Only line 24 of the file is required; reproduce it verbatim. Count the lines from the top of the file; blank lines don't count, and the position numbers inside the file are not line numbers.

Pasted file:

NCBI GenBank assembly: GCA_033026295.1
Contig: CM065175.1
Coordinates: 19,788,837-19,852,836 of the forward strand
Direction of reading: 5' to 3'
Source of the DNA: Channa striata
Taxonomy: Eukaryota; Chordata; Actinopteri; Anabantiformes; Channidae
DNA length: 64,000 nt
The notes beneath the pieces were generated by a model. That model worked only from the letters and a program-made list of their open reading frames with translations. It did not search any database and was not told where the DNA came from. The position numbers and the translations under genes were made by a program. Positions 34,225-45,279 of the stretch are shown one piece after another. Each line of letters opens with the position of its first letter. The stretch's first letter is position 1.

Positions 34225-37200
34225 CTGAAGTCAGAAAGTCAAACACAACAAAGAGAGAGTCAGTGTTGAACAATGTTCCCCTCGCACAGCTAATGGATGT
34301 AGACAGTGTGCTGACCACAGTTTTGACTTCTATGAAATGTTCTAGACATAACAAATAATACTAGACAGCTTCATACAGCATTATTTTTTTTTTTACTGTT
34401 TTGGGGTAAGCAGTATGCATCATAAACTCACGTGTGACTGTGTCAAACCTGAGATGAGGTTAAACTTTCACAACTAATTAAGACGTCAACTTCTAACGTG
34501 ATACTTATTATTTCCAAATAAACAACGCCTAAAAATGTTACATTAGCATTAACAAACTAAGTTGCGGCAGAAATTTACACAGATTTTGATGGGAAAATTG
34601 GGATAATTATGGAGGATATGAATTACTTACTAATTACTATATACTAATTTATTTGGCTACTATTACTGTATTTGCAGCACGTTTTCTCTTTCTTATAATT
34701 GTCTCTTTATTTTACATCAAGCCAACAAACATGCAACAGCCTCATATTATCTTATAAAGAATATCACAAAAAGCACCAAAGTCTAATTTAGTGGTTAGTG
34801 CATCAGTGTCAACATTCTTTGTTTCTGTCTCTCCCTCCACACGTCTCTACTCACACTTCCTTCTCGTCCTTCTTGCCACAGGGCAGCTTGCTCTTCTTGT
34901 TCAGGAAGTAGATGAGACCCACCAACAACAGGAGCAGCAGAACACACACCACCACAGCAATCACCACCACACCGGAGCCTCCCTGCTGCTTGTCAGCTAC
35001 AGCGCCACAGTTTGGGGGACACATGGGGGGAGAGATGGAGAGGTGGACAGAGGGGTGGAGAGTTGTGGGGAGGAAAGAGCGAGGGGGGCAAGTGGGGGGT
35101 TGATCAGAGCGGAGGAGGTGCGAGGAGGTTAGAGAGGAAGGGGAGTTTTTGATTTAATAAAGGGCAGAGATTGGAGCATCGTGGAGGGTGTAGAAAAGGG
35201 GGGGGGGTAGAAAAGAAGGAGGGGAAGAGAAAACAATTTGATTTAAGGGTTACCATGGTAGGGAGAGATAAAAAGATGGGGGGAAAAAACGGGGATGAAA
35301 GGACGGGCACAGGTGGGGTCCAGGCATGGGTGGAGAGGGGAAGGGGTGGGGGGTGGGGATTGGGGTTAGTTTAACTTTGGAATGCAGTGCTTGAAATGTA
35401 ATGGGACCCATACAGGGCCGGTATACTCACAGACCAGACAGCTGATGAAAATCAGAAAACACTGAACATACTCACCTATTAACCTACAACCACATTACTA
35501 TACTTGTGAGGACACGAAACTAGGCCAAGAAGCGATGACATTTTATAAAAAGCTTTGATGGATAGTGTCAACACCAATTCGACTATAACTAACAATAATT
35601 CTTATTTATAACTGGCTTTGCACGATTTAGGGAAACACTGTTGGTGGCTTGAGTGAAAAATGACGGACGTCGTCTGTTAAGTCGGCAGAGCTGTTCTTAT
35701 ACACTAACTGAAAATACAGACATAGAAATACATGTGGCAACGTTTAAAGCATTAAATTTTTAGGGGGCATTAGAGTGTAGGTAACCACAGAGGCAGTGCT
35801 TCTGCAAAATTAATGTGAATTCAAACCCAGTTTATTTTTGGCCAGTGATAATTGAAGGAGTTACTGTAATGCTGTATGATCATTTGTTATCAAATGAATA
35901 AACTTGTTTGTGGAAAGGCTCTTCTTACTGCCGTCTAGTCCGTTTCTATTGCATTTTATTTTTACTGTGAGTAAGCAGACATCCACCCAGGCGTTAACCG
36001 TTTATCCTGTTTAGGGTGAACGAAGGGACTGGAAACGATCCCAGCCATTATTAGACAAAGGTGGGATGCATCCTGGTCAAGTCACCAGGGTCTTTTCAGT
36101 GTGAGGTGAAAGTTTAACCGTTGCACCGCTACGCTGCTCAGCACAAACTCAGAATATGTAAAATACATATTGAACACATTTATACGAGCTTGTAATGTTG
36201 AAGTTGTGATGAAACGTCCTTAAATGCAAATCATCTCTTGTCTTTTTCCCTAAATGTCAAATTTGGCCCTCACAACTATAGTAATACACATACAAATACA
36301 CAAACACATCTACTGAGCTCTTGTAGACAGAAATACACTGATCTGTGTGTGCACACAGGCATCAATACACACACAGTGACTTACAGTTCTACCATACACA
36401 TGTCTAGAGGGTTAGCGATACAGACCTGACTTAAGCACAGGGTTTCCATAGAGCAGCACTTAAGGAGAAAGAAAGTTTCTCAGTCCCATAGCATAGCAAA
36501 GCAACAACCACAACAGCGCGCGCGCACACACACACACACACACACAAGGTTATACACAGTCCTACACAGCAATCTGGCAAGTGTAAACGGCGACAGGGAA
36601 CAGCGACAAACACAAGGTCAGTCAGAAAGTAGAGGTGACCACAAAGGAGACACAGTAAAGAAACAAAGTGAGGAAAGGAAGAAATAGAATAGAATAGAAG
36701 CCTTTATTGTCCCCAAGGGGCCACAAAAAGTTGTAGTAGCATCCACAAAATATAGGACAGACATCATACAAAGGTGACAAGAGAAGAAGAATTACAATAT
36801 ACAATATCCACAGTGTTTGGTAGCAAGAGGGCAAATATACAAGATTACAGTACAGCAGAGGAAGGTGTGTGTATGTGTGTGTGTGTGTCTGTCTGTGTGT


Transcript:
35601 CTTATTTATAACTGGCTTTGCACGATTTAGGGAAACACTGTTGGTGGCTTGAGTGAAAAATGACGGACGTCGTCTGTTAAGTCGGCAGAGCTGTTCTTAT